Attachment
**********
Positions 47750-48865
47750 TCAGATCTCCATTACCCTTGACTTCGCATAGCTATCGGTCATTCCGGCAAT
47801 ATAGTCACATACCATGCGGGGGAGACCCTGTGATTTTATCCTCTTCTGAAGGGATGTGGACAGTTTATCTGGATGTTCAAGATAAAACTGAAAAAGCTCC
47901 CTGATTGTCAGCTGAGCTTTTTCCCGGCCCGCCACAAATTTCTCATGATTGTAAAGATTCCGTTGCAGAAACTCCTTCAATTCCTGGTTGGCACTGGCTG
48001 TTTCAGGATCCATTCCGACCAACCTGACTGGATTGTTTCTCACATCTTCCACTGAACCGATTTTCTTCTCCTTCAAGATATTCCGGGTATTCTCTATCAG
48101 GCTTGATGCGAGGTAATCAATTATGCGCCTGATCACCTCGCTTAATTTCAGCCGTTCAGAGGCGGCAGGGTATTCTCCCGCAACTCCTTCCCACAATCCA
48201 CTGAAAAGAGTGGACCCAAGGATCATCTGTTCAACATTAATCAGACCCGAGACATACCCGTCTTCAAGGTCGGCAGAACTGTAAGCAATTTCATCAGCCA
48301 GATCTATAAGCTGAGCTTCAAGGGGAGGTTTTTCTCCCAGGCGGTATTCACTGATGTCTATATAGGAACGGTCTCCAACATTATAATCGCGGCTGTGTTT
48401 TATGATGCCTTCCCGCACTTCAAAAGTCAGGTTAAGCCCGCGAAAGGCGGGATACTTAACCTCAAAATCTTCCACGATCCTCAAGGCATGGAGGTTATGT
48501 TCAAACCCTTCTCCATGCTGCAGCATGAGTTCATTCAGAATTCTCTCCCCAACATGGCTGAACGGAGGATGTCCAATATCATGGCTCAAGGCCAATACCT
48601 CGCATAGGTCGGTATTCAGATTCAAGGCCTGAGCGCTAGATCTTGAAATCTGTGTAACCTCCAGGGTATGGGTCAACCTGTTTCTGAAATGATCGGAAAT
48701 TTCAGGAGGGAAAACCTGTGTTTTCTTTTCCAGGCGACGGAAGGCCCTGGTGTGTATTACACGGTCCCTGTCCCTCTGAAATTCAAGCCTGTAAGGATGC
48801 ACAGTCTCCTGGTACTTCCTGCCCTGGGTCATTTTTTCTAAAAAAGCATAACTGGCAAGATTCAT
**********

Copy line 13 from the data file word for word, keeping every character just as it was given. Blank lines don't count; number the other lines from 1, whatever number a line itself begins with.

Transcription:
48801 ACAGTCTCCTGGTACTTCCTGCCCTGGGTCATTTTTTCTAAAAAAGCATAACTGGCAAGATTCAT